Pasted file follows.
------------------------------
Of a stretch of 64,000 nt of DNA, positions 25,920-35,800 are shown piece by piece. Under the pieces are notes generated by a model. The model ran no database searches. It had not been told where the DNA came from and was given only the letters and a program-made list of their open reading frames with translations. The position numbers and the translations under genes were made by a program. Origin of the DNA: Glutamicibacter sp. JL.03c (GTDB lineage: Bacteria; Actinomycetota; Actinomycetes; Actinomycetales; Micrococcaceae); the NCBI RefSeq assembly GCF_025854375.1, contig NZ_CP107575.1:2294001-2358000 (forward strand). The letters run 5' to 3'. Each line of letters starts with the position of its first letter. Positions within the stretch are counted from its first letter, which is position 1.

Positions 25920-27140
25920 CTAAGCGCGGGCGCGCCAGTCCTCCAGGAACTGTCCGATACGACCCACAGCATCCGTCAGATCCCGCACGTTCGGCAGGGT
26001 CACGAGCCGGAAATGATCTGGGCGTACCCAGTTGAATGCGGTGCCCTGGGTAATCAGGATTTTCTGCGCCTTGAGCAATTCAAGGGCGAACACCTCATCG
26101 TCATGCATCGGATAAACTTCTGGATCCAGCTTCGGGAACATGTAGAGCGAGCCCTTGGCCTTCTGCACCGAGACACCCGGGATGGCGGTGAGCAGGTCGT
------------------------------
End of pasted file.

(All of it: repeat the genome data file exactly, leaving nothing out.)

Of a stretch of 64,000 nt of DNA, positions 25,920-35,800 are shown piece by piece. Under the pieces are notes generated by a model. The model ran no database searches. It had not been told where the DNA came from and was given only the letters and a program-made list of their open reading frames with translations. The position numbers and the translations under genes were made by a program. Origin of the DNA: Glutamicibacter sp. JL.03c (GTDB lineage: Bacteria; Actinomycetota; Actinomycetes; Actinomycetales; Micrococcaceae); the NCBI RefSeq assembly GCF_025854375.1, contig NZ_CP107575.1:2294001-2358000 (forward strand). The letters run 5' to 3'. Each line of letters starts with the position of its first letter. Positions within the stretch are counted from its first letter, which is position 1.

Positions 25920-27140
25920 CTAAGCGCGGGCGCGCCAGTCCTCCAGGAACTGTCCGATACGACCCACAGCATCCGTCAGATCCCGCACGTTCGGCAGGGT
26001 CACGAGCCGGAAATGATCTGGGCGTACCCAGTTGAATGCGGTGCCCTGGGTAATCAGGATTTTCTGCGCCTTGAGCAATTCAAGGGCGAACACCTCATCG
26101 TCATGCATCGGATAAACTTCTGGATCCAGCTTCGGGAACATGTAGAGCGAGCCCTTGGCCTTCTGCACCGAGACACCCGGGATGGCGGTGAGCAGGTCGT